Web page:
Palestinians Turn to Solar Power
By: Danny Rubinstein Translated from Calcalist (Israel).
Palestinians are almost entirely dependent on electricity provided by Israel. In Gaza, a local power station provides some 40% percent of the Strip’s electricity. The Palestinians buy electricity in small levels from Egypt and Jordan, but this doesn’t change their dependence on Israel. As a result, the Palestine Electric Company, in cooperation with the Palestinian investment firm Padico, began roughly two years ago to make preparations to build a power station near Jenin.
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Palestinians are almost completely dependent on electricity supplied by Israel, Danny Rubinstein reports. Now the Palestine Electric Company is launching a project to build a solar power station that could produce five megawatts of electricity in an initial stage.Publisher: Calcalist (Israel)
Jenin caught that they have to invest in solar collectors
Author: Danny Rubinstein
Posted on: July 5 2012
Translated by: Al-Monitor
Palestinians consume about 1,000 megawatts of electricity (700 in the West Bank and 300 in Gaza, as opposed to Israel, which consumes roughly 12,000 megawatts).Israel is in favor of the idea to establish the Jenin power station, as it will free funds for the Israel Electric Corporation’s development plans, and reduce emissions of greenhouse gasses and other pollutants on Israeli territory.
“Energy for independence”
These figures convinced investor Hanna Siniora [co-CEO of the Israel/Palestine Center for Research and Information, member of the Palestine National Council and the chairperson of the Palestinian-American Chamber of Commerce]and economist Iskandar Najjar [Professor Emeritus at Al-Quds University ]to gather together a group of businesspeople to establish a solar energy project near Jericho. They developed contacts with American and European investors, with an eye toward launching the project in 2013 and producing, in the project’s first stage, five megawatts.
If the business card of the project managers — which reads “energy for independence” — is anything to go by, the project has a clear political bent. “True,” says Siniora, “we want to lower as much as possible our dependence on Israel, because we won’t be able to reach a reasonable level of national security if Israel can, at any point, disconnect our electricity, and even harm the power plant in Gaza, as it did in 2006 as punishment for the abduction of GiladShalit.”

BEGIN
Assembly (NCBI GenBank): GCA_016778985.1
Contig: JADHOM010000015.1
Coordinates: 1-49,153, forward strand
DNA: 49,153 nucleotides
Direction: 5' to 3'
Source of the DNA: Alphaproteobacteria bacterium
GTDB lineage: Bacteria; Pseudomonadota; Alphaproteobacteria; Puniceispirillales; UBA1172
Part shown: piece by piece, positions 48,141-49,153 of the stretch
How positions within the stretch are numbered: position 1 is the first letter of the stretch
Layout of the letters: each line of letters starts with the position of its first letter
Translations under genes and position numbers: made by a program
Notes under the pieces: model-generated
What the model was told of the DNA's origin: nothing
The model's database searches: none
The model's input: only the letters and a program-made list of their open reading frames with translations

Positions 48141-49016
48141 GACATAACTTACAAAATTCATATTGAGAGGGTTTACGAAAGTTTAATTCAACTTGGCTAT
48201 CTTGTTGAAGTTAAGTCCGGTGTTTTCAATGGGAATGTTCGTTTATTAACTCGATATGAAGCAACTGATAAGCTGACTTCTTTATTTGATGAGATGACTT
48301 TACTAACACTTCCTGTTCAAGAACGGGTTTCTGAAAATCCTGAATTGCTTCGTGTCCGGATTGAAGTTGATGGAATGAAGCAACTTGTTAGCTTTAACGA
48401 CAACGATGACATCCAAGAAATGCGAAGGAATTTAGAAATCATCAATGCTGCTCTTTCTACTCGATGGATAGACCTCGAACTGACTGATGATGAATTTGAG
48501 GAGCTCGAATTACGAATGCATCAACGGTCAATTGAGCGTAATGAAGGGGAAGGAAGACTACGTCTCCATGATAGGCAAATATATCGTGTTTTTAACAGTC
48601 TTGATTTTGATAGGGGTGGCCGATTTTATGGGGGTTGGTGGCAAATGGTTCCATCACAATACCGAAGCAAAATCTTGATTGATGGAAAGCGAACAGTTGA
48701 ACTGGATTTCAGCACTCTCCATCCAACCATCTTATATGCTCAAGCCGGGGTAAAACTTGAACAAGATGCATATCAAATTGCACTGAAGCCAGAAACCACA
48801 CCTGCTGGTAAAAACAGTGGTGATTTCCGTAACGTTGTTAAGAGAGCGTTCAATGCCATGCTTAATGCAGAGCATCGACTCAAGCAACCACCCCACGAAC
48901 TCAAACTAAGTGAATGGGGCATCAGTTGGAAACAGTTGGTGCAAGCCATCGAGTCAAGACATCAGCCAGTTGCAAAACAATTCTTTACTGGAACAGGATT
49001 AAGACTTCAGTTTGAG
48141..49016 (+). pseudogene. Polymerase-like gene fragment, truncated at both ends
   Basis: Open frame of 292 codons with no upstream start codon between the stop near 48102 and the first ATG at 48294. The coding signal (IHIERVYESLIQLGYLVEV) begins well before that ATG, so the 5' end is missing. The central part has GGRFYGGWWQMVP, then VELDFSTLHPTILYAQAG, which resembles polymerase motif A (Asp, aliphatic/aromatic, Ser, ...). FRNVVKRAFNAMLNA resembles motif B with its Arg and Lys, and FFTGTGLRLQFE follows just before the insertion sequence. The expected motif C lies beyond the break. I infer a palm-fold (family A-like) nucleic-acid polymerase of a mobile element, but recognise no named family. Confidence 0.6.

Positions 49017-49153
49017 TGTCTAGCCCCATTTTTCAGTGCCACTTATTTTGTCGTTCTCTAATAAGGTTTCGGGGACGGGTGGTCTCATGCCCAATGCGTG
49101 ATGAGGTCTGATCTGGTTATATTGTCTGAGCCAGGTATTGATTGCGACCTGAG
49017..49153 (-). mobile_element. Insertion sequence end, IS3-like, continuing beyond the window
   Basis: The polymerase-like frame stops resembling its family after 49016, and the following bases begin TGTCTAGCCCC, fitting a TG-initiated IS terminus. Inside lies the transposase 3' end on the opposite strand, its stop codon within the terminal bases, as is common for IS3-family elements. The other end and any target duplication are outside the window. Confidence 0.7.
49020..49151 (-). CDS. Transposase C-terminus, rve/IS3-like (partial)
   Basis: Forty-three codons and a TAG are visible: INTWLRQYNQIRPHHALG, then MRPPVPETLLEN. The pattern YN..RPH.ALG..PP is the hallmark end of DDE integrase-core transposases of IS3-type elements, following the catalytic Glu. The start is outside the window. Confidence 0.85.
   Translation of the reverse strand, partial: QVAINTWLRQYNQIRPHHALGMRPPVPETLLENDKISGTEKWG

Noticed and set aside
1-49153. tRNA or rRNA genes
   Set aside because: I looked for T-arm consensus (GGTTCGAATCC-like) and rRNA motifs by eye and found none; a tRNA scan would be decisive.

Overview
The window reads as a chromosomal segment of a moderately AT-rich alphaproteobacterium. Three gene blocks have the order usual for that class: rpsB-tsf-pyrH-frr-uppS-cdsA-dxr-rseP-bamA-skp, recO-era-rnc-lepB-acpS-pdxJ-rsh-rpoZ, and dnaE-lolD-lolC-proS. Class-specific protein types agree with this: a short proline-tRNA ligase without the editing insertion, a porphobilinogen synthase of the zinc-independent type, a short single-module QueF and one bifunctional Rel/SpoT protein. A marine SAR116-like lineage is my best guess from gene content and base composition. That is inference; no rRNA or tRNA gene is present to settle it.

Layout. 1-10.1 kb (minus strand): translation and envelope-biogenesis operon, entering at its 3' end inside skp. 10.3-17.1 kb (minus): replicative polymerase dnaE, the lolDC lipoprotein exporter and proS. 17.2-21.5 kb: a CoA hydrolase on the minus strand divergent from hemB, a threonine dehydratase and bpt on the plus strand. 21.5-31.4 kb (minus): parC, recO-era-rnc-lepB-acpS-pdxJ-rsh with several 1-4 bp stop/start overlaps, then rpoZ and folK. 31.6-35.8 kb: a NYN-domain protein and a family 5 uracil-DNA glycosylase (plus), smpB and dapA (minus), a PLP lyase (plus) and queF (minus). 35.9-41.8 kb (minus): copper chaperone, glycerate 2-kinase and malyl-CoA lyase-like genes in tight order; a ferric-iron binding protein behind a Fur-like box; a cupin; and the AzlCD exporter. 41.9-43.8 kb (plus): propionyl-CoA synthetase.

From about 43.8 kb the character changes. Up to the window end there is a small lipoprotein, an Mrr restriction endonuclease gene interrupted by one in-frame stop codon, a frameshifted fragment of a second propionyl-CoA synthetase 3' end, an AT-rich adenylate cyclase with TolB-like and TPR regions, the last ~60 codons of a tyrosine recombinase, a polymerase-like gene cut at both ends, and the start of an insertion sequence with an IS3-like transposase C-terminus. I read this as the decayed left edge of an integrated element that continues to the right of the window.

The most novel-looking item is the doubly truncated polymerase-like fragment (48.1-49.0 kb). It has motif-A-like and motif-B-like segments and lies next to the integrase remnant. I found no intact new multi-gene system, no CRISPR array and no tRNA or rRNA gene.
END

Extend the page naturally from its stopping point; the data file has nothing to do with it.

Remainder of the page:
Many of the Palestinians’ energy problems could be solved if they were able to exploit the gas reserves discovered off the coast of Gaza. But it wouldn’t be worth it in order to supply electricity only to Gaza. With this in mind, the Palestinians conducted negotiations in order to sell the gas to Israel, but the State of Israel, when Ariel Sharon was prime minister, chose to buy the gas from Egypt and not from the Palestinians. As a result, the Palestinians are dependent on Israel for the development of the gas field, and to transfer the gas from Gaza to the West Bank, they need Israel’s agreement and assistance. “That’s not the case with solar energy,” Siniora says, laughing: “You can’t set up checkpoints between us and the sun.”
A Modest and Promising Start
For now, Siniora, Najjar and their friends have rented about 100 dunam (24.7 acres) for 25 years in the Jordan Valley near Jericho and Ouja, in Palestinian-controlled Area A. For the production of one megawatt, some 20 dunam (close to five acres) are necessary, so they will only be able to produce five megawatts in the first stage.
The price of producing solar energy is expensive, and requires government subsidies. The leaders of the project looked into Israel’s assistance for the solar project next to Kibbutz Ketura in the Arava region, and asked the Palestinian Authority for a similar amount of aid. All of the partners invested in organizational preparations for the project, amounting to roughly one million dollars. A modest start, says Siniora, but with a promising future.
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